We can talk more another time. This is the kind of thing we dive very deep into in the Flying Higher program. We also dive into it quite a bit in the Flying Free program. This is the kind of coaching I do every week in both of those programs in the kinds of classes I teach. If this intrigues you and you are interested, we go with the fifth model. That’s the model that I am working on in my own life, that I’m trying to live out in my own life, and that I’m trying to empower other women to live out in their lives. If you’re interested in working that out in your own life and you want to join us, these groups are closed at the time this podcast episode is airing. But you can get on the waiting lists for these programs. Flying Higher opens up in the winter and the summer. Flying Free opens up in the spring and the fall. If you’re a woman and you think you’re in an emotionally or spiritually abusive relationship or are trying to get out of one, you can get on the waiting list at joinflyingfree.com. Go over there and you can learn about it and get on the waiting list. If you’re on the waiting list, I will send you an email when it opens up again. If you’re a divorced woman of faith and you want to take your life back, I am all about helping women do that. You can hop onto the waiting list for that group. It’s called Flying Higher by going to joinflyinghigher.com. Over on that page you can find out more about that group and get on the waiting list there. Again, if you are on the wait list there, I will send you an email and let you know when it opens up again.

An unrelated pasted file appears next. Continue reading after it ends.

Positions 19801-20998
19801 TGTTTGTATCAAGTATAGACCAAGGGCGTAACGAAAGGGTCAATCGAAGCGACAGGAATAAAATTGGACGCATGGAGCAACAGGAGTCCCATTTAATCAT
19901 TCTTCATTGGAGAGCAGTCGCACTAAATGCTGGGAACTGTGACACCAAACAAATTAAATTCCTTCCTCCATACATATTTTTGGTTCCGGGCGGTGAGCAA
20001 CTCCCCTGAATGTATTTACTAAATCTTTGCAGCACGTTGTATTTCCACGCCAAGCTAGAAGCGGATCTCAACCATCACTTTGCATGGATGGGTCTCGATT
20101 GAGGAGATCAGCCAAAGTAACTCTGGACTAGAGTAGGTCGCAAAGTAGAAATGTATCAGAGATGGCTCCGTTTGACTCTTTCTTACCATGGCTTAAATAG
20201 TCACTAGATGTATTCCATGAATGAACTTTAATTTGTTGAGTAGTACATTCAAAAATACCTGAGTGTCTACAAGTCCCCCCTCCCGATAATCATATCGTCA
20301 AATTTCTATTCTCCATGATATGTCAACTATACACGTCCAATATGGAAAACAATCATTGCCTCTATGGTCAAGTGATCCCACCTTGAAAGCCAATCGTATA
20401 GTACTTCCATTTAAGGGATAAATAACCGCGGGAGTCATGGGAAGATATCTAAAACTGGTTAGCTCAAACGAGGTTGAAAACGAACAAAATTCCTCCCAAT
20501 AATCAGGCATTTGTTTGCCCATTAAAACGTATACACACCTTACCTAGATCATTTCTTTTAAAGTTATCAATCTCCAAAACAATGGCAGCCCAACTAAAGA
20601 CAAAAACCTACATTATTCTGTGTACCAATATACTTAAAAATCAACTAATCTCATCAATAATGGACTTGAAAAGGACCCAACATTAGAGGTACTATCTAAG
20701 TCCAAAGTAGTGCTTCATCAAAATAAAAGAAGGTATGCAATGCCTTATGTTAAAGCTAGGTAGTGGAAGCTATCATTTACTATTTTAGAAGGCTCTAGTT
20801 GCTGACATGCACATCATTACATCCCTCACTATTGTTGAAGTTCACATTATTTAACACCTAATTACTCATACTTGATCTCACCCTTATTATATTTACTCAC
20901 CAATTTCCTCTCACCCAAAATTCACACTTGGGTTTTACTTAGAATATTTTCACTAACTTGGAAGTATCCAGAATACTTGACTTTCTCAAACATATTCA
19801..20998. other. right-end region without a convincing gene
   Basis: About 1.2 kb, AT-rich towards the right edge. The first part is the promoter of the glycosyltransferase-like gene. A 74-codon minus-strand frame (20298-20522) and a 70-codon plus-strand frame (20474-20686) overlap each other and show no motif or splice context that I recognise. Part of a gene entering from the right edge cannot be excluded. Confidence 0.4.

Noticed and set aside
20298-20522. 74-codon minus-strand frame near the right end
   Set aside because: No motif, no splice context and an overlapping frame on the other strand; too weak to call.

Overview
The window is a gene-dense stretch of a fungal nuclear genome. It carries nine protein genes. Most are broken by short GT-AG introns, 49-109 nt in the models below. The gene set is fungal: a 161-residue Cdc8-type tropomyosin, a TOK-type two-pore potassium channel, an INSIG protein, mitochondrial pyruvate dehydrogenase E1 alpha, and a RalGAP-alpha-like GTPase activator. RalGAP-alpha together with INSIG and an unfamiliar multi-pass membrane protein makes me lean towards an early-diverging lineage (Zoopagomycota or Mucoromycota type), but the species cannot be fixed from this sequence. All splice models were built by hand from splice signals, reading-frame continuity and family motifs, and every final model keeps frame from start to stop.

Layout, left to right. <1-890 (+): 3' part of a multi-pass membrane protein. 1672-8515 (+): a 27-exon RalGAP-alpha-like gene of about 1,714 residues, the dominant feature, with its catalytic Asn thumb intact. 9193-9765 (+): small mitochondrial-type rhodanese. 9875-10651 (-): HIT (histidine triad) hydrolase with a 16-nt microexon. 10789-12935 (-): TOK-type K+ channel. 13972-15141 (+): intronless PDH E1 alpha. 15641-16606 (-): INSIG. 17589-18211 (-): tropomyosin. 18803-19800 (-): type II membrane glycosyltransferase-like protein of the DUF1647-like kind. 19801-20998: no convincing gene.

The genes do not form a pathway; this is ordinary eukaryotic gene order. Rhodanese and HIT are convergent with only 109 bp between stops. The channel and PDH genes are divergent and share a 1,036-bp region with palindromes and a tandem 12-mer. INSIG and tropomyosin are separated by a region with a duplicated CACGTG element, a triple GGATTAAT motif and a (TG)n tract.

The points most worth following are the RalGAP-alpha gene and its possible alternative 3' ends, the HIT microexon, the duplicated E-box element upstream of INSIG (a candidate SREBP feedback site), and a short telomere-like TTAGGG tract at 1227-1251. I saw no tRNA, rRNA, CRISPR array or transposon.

That is all I have for you today. I hope this was helpful. I hope, I really hope…My hope and prayer for all of us is not that our faith actually flounders and ends up flat on the ground, a useless appendage that basically leaves us completely powerless and in a place of not being able to love others (including ourselves, by the way. That’s a whole other topic—taking care of yourself, which is our number one responsibility), but have a faith that deepens and grows and builds you into a person who makes tremendous progress in your own personal life and in the lives of every single person whom you touch. That is available to you. Your brain might not believe it right now. I’ll believe it for you. I promise if you want to jump into either of my groups that I will help you get to the place where you can believe it for yourself as well. All right, my friends. Fly free!

5 Comments

  1. Avatar

    Is there a 6th option??? I’m thinking out loud here, but I find my beliefs are: God is powerful, because I know He is ABLE to do anything (dead to life, water to wine, healing sight and limbs, protection from firey furnace etc.). God is loving because of the provision of salvation (you wouldn’t sacrifice your only child if you didn’t have love for the object of the sacrifice). BUT, God is powerful and loving on a grand global scale…doing what it takes for the ultimate storyline of redemption for humanity. He acts in terms of individuals IF it works towards His ultimate redemption of humanity (for instance, acting on Joseph’s behalf in order to preserve the nation of Israel). But He doesn’t really necessarily act in our individual lives if it doesn’t have a global purpose. In a sense, we are still ants. Loved ants (eternal salvation is provided for all), but only ants. He intervenes to keep the storyline going and to keep the ultimate outcome on track, but not otherwise. I would LOVE to hear thoughts on this in terms of the C, T, F, A, R model.